The watering down of religion (and politics)

Ann Althouse points to a new study that says a large number of people are mixing various religious beliefs to come up with what is essentially their own, tailor made, religion.

Entitled “Many Americans Mix Multiple Faiths,” the report points out that many Americans are now choosing to “blend Christianity with Eastern or New Age beliefs” and that “sizable minorities of all major U.S. religious groups” said that they have had supernatural experiences, like encountering ghosts.

For the first time in 47 years of polling, the number of Americans who said that they have had a religious or mystical experience, which the question defined as a “moment of sudden religious insight or awakening,” was greater than those who said that they had not.

Twenty percent of Protestants and 28 percent of Catholics said they believe in reincarnation, which flies in the face of Christianity’s rapture scenario. Furthermore, about the same percentages said they believe in astrology, yoga as a spiritual practice and the idea that there is “spiritual energy” pulsing from things like “mountains, trees or crystals.” Uh-oh. Someone’s God is going to be jealous.

Surprisingly, in some cases, those who identified themselves as Christian were more likely to believe these things than those who were unaffiliated. (It should be noted that unaffiliated is not the same as nonbeliever. Many are spiritual people who simply haven’t found the right church, synagogue, mosque, coven, Ouija board club, or whatever.)

Now, whether you are a religious individual or not is irrelevant.  However, the watering down of religious belief has a pretty direct impact on the political culture.  The majority of people vote and hold political beliefs that directly stem from their religious views, their idea of the world around them and how it works.  The conservative world view is largely tied to the Christian world view.  It’s not difficult to look around see a direct link between the weakening of the Christian church (defined, I would submit, as the body of evangelical Christians to also include the Catholic church) and the weakening of conservatism as a political movement.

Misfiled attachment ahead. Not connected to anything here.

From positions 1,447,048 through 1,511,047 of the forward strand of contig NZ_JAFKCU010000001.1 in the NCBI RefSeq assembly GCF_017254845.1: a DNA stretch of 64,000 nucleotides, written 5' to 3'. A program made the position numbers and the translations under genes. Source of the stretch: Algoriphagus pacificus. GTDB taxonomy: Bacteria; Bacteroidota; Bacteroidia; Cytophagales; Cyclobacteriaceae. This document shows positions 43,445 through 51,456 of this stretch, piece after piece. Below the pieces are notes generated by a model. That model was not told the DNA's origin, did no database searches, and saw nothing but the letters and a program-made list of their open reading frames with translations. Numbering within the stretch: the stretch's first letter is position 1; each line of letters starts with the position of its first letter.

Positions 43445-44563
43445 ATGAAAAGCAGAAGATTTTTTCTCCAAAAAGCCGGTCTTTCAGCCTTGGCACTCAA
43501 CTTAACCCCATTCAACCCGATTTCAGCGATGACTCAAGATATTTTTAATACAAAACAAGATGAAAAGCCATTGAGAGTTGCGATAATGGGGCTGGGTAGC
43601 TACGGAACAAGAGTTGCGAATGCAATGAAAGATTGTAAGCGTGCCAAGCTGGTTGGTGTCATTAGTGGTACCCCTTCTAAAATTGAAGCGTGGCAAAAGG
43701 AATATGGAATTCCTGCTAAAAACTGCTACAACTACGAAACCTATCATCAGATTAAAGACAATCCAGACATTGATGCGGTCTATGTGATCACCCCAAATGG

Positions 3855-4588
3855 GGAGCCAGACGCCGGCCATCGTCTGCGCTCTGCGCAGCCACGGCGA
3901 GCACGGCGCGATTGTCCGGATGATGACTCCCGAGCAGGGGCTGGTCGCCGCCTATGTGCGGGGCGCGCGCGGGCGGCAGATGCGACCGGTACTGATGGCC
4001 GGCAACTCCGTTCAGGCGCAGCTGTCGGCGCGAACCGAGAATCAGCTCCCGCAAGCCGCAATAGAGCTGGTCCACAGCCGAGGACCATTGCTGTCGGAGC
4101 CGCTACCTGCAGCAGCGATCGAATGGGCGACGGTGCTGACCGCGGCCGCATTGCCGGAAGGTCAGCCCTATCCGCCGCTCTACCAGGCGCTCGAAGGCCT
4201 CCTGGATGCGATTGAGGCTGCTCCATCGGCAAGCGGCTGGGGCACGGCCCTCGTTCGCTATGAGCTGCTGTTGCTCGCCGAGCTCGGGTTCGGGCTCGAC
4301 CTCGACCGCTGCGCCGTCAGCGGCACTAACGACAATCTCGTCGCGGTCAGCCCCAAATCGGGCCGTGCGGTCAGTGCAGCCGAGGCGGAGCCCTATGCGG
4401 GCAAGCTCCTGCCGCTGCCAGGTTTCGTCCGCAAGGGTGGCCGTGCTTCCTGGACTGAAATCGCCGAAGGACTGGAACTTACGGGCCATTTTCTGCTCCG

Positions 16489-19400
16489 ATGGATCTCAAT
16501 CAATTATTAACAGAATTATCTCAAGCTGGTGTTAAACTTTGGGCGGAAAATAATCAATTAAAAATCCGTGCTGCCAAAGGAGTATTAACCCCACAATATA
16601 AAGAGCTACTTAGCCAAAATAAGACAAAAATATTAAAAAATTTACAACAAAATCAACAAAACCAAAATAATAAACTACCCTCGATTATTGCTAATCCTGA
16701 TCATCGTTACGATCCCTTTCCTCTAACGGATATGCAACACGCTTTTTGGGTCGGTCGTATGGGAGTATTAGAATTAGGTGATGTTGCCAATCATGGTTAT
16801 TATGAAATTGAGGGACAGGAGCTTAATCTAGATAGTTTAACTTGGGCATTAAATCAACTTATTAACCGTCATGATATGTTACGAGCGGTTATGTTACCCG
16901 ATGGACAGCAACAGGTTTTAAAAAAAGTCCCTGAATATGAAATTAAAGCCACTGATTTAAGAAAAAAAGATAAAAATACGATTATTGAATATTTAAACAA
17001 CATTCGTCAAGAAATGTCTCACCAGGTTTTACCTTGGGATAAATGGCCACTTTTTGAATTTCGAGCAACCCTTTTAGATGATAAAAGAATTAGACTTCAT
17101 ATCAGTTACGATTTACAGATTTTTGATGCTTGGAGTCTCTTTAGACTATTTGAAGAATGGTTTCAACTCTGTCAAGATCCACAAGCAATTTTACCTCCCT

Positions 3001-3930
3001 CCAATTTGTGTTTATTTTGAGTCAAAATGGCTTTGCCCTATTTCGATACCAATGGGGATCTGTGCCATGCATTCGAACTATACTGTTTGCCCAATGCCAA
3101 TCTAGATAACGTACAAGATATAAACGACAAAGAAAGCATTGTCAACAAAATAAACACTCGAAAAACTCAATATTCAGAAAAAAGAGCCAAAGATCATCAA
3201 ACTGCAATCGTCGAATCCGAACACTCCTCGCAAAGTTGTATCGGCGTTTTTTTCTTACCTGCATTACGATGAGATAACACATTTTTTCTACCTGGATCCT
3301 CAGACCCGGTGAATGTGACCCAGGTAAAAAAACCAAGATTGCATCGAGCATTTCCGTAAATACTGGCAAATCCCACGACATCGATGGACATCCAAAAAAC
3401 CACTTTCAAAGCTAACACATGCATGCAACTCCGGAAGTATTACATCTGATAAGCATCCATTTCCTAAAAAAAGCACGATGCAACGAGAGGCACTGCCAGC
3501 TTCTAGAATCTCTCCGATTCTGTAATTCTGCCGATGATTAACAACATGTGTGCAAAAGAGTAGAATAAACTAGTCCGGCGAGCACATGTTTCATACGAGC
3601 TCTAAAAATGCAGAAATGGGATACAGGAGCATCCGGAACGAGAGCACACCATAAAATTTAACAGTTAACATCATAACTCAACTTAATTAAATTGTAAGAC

Much of the disgust with the current Republican Party stems from a belief that when they did have power they did not hold true to their convictions.  I would submit that this stems from a much larger societal problem: people just don’t believe in truth anymore.  The study cited above points to this fact.  Regardless of what religious views you subscribe to, I’m hard pressed to think of any major religion that holds the belief that you can believe whatever you want to.  Christianity, in particular, teaches that you are either a Christian, or you’re in big trouble in the afterlife.  Christians are supposed to subscribe to a pretty specific view of the world around them, and there is little room for subjectivity.

The fact that so many are willing to call themselves Christians while either ignoring large portions of what traditional Christians believe or holding views entirely contrary to the tradition of their religion is proof that subjectivity is the order of the day.  There are no universal truths, there are only truths relative to individuals.  This is a pretty good summation of modern liberalism.  Truth is only as true as the person choosing to believe it.  It’s considered a very intellectual and compassionate position to take.

The problem is that it is pure nonsense.  There is truth, and there is good and evil.  There are good and bad policies.  It is only when we start to reverse this cultural shift that tells everyone that everything that they wish to do is ok, and that government exists to enable them to exercise their every whim, that we will truly begin to turn the big ship of government around.